United Nations Security Council Resolution 1950

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UN Security Council
Resolution 1950
Somali pirates onboard a hijacked ship
Date 23 November 2010
Meeting no. 6,429
Code S/RES/1950 (Document)
Subject The situation in Somalia
Voting summary
15 voted for
None voted against
None abstained
Result Adopted
Security Council composition
Permanent members
Non-permanent members

United Nations Security Council Resolution 1950, adopted unanimously on November 23, 2010, after recalling previous resolutions on the situation in Somalia, including resolutions 1814 (2008), 1816 (2008), 1838 (2008), 1844 (2008), 1846 (2008), 1851 (2008), 1897 (2009) and 1918 (2010), the Council re-authorised states to intervene in acts of piracy by Somali pirates at sea for a further period of twelve months.[1]

The Transitional Federal Government in Somalia had made several requests for assistance to counter piracy off its coast.[2]


In the preamble of the resolution, there was concern from the Council at the ongoing threat of piracy and armed robbery at sea against humanitarian vessels delivering aid to Somalia, international navigation and fishing ships. Furthermore, it noted that this threat had extended beyond Somali territorial waters to the western Indian Ocean and children were involved. The Council recognised the instability in Somalia itself had contributed to the piracy issue and there was a need to address its underlying causes, particularly as the TFG had a limited capacity to deal with the problem.[3] It noted that the United Nations Convention on the Law of the Sea had established procedures for dealing with piracy and armed robbery at sea.

The resolution welcomed efforts by the European Union's Operation Atalanta, NATO, and states including China, India, Iran, Japan, Malaysia, South Korea, Russia, Saudi Arabia and Yemen which had all deployed ships and/or aircraft to the region. Meanwhile, there was concern that limited capacity to facilitate the detention and prosecution of pirates had hindered international efforts against pirates off the coast of Somalia. Kenya and the Seychelles were praised for prosecuting pirates and there was a need to support these states, along with others in the region including Yemen to prosecute pirates or incarcerate them in a third state. The Council also addressed those who had been a victim of piracy and commended the International Maritime Organization on developing guidelines in this regard.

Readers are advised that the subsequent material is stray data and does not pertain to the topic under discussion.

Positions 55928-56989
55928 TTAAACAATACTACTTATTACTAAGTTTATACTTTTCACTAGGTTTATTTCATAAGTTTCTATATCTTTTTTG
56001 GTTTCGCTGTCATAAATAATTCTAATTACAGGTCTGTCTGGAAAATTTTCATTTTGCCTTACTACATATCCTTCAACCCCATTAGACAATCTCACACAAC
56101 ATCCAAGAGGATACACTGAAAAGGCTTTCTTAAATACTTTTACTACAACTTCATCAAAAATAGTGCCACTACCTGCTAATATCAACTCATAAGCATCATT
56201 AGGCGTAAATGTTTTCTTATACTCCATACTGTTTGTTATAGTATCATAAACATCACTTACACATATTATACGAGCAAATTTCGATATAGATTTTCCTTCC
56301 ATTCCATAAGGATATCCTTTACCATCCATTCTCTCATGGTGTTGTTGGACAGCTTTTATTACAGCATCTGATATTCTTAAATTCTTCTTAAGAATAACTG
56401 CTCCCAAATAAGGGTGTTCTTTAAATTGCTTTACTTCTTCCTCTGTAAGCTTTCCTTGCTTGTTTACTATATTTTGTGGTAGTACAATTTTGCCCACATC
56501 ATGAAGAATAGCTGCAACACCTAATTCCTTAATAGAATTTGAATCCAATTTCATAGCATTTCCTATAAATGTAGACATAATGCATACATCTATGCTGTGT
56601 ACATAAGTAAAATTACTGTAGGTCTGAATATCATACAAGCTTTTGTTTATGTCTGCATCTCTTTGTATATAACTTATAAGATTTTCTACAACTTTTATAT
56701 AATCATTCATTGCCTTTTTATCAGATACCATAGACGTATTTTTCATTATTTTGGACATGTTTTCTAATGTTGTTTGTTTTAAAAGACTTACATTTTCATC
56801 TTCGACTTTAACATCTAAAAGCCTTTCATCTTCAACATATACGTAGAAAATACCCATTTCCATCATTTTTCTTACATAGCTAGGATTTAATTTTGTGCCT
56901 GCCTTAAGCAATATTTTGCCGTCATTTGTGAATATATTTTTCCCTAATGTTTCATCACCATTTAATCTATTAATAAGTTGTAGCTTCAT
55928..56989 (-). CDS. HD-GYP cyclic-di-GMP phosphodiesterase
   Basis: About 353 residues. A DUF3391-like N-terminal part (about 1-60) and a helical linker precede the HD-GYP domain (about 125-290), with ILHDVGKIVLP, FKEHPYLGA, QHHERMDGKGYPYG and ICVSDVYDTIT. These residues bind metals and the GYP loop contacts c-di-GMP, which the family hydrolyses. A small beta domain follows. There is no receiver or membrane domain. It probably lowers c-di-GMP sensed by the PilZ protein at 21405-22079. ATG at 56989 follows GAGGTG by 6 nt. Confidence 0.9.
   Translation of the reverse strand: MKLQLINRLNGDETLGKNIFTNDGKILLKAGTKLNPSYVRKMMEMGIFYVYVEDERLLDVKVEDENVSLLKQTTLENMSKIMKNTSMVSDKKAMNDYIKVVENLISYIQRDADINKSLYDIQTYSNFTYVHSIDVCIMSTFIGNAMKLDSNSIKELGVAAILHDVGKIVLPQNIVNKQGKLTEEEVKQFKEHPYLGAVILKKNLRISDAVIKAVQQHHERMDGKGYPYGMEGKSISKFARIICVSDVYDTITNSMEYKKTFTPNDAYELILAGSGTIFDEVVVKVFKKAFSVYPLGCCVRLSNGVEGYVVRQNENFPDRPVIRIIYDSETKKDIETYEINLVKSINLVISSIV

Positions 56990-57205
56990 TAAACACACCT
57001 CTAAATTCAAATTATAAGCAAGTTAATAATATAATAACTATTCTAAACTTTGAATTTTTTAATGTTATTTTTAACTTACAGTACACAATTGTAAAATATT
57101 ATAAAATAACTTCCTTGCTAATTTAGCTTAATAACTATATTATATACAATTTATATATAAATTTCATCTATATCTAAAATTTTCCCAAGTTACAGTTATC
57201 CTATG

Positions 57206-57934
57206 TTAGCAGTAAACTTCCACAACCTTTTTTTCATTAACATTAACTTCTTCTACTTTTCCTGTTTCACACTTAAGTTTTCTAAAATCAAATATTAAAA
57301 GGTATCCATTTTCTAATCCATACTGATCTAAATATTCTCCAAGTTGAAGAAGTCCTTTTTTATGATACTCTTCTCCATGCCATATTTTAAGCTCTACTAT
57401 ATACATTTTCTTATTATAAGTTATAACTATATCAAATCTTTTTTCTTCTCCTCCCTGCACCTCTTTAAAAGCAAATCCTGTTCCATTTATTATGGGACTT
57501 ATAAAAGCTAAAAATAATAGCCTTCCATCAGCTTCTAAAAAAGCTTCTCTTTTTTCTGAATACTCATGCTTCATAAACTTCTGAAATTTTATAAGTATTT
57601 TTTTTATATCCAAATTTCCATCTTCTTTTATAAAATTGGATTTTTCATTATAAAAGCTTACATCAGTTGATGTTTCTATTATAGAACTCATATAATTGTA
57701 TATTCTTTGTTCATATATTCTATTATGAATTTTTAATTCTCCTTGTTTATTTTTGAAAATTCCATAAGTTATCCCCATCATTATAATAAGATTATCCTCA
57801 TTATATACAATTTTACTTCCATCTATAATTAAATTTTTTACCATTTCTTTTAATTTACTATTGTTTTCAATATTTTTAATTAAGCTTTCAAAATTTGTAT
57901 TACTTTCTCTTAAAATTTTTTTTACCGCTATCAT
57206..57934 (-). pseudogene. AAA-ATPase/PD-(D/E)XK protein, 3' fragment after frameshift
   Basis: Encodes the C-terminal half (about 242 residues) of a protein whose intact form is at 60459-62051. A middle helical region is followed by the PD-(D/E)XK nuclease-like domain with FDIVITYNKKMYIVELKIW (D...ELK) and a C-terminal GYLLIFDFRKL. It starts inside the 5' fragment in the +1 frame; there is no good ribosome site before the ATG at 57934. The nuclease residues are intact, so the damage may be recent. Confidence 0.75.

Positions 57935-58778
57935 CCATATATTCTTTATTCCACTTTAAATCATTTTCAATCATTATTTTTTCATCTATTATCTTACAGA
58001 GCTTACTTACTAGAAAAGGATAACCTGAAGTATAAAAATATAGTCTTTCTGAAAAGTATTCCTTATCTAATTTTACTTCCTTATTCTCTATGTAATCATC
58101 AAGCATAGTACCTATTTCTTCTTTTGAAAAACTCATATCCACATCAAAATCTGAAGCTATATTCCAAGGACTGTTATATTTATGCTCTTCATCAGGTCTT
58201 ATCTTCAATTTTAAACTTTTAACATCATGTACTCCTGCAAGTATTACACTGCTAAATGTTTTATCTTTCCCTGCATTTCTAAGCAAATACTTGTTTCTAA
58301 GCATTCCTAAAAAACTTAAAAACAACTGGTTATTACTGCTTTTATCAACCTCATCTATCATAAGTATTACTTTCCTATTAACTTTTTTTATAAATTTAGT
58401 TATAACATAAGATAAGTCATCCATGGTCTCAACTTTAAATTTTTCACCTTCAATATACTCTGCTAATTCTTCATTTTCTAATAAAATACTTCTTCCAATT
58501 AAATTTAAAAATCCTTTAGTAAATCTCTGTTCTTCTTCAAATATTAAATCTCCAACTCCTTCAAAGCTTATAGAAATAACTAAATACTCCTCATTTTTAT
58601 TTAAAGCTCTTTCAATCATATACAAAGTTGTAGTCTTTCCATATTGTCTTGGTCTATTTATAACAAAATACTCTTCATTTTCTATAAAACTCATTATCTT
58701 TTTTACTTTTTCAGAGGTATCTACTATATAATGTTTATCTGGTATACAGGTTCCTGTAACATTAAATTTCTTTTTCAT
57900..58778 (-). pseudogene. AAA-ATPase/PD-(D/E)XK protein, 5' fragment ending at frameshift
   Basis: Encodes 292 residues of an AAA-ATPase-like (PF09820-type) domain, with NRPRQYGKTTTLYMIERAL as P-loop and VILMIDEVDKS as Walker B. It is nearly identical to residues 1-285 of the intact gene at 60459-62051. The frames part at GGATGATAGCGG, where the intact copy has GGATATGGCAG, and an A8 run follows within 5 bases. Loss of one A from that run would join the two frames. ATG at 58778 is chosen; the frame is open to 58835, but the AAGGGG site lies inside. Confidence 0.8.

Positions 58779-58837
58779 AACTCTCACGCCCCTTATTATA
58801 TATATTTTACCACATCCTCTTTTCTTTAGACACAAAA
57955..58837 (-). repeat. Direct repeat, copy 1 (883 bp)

Acting under Chapter VII of the United Nations Charter, the Council reiterated its condemnation of all acts of piracy and armed robbery against vessels off the coast of Somalia.[4] It was concerned at a report of a group monitoring the situation in Somalia that indicated that there was a lack of enforcement of the arms embargo imposed by 733 (1992) and increased ransom payments were fueling the growth in piracy off the coast of Somalia; states were encouraged to share information to prevent violations of the embargo.

The resolution appealed to all states to participate in the fight against piracy with the co-operation of the TFG off the Somali coast while acknowledging the country's rights to offshore resources. Co-operating states were asked not to deny or impair the right of passing ships, and that the arms embargo on Somalia did not apply to weapons and materiel destined for use by international forces. Member states were further urged to improve the capacity of authorities in Somalia to prosecute those planning and undertaking attacks, determine jurisdiction and criminalise piracy under their domestic laws.

The Security Council also directed Interpol and Europol to investigate criminal networks involved in piracy off the coast of Somalia, while the Secretary-General Ban Ki-moon was instructed to report within 11 months concerning the implementation of the current resolution.

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